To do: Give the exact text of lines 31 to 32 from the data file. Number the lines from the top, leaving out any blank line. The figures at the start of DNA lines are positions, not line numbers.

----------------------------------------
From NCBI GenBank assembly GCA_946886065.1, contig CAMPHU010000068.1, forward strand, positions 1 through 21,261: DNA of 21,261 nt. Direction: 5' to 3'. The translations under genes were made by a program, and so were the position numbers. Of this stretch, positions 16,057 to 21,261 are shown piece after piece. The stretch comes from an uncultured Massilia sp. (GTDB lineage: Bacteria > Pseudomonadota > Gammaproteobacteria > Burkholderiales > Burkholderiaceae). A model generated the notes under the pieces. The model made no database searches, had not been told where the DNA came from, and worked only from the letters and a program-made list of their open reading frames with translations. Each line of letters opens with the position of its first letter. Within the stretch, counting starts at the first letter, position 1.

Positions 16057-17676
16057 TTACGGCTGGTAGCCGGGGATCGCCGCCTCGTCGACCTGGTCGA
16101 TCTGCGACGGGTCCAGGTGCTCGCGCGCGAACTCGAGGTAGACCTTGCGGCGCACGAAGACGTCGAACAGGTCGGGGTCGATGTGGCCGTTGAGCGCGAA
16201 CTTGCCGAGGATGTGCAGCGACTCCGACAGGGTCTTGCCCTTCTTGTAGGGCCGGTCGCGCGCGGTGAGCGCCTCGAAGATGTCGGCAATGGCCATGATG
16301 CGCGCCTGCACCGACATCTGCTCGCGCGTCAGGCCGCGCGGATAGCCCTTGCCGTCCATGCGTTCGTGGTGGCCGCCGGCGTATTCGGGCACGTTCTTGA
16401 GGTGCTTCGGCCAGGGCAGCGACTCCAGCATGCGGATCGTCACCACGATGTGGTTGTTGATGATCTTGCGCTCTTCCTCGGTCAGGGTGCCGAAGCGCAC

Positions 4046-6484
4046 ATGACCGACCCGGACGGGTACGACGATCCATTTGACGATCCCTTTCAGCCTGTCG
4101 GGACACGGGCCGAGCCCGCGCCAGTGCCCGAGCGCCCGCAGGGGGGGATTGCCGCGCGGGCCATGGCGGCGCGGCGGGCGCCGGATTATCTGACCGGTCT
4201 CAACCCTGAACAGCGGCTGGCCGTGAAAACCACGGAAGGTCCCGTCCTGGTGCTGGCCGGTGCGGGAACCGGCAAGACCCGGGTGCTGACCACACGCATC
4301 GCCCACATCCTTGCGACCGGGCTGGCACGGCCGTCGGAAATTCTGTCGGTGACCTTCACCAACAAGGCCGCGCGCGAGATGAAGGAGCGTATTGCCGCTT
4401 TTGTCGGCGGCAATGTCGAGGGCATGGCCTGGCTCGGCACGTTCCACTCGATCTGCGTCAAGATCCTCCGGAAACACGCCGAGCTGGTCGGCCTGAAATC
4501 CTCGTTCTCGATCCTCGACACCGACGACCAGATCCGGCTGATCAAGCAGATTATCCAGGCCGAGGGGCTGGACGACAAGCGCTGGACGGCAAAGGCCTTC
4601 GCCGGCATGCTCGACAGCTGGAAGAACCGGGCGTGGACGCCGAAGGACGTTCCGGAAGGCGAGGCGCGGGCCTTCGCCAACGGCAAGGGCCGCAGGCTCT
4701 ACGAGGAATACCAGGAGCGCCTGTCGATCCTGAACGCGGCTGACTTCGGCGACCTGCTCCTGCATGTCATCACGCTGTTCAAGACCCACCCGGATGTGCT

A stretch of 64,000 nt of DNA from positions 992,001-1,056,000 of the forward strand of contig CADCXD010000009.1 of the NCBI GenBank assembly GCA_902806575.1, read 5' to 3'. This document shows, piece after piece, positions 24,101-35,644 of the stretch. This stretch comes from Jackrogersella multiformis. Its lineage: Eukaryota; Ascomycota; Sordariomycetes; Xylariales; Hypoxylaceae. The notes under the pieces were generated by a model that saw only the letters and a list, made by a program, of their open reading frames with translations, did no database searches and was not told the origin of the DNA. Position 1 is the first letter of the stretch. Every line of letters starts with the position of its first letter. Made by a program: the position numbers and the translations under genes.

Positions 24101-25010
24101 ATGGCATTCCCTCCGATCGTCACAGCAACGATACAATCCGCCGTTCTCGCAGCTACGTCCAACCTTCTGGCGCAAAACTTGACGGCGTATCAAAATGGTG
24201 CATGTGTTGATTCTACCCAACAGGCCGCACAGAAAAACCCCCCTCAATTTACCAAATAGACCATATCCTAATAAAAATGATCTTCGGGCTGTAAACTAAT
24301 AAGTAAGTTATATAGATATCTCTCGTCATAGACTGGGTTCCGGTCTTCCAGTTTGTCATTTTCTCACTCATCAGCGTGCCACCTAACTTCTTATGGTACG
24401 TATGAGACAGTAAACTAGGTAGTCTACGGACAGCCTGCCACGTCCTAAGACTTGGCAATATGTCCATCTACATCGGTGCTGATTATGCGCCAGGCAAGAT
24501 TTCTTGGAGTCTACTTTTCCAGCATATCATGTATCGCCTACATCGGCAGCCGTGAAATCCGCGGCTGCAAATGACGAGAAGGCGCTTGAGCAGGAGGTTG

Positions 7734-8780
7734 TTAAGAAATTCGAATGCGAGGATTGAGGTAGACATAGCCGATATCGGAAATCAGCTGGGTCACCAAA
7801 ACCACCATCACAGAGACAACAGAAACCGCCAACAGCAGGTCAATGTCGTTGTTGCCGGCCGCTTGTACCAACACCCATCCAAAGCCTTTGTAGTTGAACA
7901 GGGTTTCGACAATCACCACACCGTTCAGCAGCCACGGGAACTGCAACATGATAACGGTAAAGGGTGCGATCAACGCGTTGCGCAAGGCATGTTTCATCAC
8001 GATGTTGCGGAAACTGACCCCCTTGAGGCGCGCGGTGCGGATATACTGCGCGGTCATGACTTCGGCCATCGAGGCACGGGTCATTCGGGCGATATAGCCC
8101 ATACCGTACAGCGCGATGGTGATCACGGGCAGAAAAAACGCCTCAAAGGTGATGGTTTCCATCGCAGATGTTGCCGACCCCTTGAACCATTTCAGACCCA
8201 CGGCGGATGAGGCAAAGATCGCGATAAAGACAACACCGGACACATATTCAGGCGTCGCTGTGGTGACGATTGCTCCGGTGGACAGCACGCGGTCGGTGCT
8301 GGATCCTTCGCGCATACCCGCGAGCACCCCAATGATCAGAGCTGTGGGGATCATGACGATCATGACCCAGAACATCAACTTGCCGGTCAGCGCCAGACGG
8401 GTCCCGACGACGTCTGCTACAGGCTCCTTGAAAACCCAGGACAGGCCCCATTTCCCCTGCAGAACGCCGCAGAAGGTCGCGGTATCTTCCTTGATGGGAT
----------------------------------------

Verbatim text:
8301 GGATCCTTCGCGCATACCCGCGAGCACCCCAATGATCAGAGCTGTGGGGATCATGACGATCATGACCCAGAACATCAACTTGCCGGTCAGCGCCAGACGG
8401 GTCCCGACGACGTCTGCTACAGGCTCCTTGAAAACCCAGGACAGGCCCCATTTCCCCTGCAGAACGCCGCAGAAGGTCGCGGTATCTTCCTTGATGGGAT